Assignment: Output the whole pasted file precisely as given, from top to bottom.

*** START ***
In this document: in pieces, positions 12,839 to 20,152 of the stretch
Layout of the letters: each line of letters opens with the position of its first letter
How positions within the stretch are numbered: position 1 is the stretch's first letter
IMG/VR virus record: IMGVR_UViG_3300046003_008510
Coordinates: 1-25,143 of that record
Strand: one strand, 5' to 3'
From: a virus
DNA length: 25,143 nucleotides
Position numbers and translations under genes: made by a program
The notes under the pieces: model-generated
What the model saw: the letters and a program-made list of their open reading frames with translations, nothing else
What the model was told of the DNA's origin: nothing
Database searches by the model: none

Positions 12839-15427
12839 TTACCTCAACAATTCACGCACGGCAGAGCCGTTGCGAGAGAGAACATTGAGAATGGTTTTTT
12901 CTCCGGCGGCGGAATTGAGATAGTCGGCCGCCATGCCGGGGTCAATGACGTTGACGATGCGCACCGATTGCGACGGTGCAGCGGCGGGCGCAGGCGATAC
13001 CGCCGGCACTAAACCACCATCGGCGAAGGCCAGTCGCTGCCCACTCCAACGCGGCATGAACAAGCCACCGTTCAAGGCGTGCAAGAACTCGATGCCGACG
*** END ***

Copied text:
In this document: in pieces, positions 12,839 to 20,152 of the stretch
Layout of the letters: each line of letters opens with the position of its first letter
How positions within the stretch are numbered: position 1 is the stretch's first letter
IMG/VR virus record: IMGVR_UViG_3300046003_008510
Coordinates: 1-25,143 of that record
Strand: one strand, 5' to 3'
From: a virus
DNA length: 25,143 nucleotides
Position numbers and translations under genes: made by a program
The notes under the pieces: model-generated
What the model saw: the letters and a program-made list of their open reading frames with translations, nothing else
What the model was told of the DNA's origin: nothing
Database searches by the model: none

Positions 12839-15427
12839 TTACCTCAACAATTCACGCACGGCAGAGCCGTTGCGAGAGAGAACATTGAGAATGGTTTTTT
12901 CTCCGGCGGCGGAATTGAGATAGTCGGCCGCCATGCCGGGGTCAATGACGTTGACGATGCGCACCGATTGCGACGGTGCAGCGGCGGGCGCAGGCGATAC
13001 CGCCGGCACTAAACCACCATCGGCGAAGGCCAGTCGCTGCCCACTCCAACGCGGCATGAACAAGCCACCGTTCAAGGCGTGCAAGAACTCGATGCCGACG